Attack of the clones: Copying a DJ's setlist is no substitute for talent - Comment - Mixmag

Attack of the clones: Copying a DJ's setlist is no substitute for talent

Tune identification online is a problematic thing for some DJs

  • Words: Michael Lawson | Illustration: Alex Jenkins
  • 23 June 2017
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Wanting to keep your tunes to yourself isn’t a new thing. In the heyday of Northern Soul, a DJ’s connoisseurship and unique collection were everything. Some might have the only known copy of a record, and promoters would book certain DJs just because they had that particular tune. Party ads would list not only the DJs but the rare exclusives they’d be bringing with them. But for many modern-day DJs who don’t play vinyl, the concept of physical record shopping has become obsolete, and crate-digging, if it is done, is done on eBay. Instead, they make use of the multitude of online resources, finding music through the likes of Discogs, YouTube and Spotify, and ripping tunes through file-sharing networks like Soulseek. With music that was previously restricted to a handful of vinyl copies now accessible to anyone at the mere click of a button, it’s easy to copy someone else’s set-list and pass it off as your own little bit of curation.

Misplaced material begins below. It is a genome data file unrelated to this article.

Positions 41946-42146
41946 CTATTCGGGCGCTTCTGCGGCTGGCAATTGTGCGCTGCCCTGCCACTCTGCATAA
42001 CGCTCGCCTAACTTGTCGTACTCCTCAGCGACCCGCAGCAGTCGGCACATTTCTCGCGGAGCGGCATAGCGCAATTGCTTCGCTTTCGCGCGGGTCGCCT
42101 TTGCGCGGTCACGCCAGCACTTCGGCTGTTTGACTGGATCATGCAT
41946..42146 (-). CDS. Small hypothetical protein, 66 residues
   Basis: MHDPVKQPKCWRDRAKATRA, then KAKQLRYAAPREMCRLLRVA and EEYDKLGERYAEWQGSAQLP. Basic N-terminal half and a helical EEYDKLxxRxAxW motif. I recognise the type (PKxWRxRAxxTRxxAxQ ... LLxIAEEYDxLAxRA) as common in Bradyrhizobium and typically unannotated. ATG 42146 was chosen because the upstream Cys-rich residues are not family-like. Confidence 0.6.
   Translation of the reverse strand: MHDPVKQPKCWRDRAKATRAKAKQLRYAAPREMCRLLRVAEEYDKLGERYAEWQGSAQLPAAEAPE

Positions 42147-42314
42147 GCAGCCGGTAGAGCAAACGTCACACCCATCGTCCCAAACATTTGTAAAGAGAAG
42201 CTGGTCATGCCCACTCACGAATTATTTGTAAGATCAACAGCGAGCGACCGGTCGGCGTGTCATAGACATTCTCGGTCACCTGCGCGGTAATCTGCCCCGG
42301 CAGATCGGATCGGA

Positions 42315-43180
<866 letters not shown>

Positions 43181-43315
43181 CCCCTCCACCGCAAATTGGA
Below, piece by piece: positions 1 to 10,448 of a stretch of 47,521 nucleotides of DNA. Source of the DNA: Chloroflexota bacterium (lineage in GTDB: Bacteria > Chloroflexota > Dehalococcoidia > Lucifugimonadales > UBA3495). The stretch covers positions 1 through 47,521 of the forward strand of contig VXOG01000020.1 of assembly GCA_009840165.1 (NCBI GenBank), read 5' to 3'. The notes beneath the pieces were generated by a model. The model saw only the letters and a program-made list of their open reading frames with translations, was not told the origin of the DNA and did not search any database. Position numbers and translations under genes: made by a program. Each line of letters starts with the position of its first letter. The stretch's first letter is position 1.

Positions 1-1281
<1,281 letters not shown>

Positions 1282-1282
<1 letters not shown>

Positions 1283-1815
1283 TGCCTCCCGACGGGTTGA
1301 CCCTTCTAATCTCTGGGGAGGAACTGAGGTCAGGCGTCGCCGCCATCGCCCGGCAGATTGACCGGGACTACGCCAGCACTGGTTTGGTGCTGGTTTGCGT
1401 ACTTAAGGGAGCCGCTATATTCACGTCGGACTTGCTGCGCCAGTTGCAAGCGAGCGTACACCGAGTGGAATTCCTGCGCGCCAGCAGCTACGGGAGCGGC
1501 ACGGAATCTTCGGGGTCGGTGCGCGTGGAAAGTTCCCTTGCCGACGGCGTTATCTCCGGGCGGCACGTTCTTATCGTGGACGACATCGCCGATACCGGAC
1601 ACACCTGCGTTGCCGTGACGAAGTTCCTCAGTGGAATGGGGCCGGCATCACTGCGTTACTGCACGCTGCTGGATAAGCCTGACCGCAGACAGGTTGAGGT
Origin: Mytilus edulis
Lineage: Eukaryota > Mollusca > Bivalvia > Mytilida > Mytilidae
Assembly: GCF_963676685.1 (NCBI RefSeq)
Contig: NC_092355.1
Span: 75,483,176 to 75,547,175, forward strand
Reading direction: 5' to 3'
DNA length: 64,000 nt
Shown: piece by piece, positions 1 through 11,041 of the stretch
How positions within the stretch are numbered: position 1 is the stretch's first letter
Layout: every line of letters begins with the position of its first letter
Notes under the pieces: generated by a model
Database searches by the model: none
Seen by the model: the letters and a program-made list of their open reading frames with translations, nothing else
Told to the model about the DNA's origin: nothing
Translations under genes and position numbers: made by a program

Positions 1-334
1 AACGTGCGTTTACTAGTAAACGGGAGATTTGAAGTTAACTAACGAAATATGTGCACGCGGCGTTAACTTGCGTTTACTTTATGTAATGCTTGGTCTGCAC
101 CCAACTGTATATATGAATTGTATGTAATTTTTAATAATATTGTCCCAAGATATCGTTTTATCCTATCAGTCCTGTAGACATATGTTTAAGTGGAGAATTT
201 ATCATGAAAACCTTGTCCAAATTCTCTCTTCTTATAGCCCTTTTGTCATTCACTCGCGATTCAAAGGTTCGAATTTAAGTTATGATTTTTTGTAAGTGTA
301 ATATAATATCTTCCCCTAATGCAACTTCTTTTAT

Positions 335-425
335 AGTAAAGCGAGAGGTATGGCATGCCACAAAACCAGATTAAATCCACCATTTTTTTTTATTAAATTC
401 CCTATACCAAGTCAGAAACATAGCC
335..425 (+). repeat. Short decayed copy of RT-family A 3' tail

But for every DJ who criticises this culture, there are a larger number who have embraced it. Many have accepted that the quest for exclusivity has become increasingly fruitless, instead letting their abilities as a DJ do the talking. For an aspiring DJ, doing your homework, finding your own style and digging for interesting music will definitely make you a more exciting proposition, as opposed to simply banging out what everyone else is playing.

"You can’t become a DJ by plucking someone else’s tunes out of the air like nicking wishes,” says veryverywrongindeed legend and dance music writer Tim Sheridan. “You can’t really do it justice if it comes too easy. Being a DJ is about being an authority, and authority comes with immersion, not catching MP3 butterflies with a digital net’.

Yes, it may be easier for the plagiarists and the style thieves to nick tracks from DJs’ sets, but is this really such an issue? After all, as the old saying goes, anyone can sing ‘My Way’ but nobody sings it like Sinatra. You might have a USB full of Jackmaster’s tracks, but can you play them like he does?

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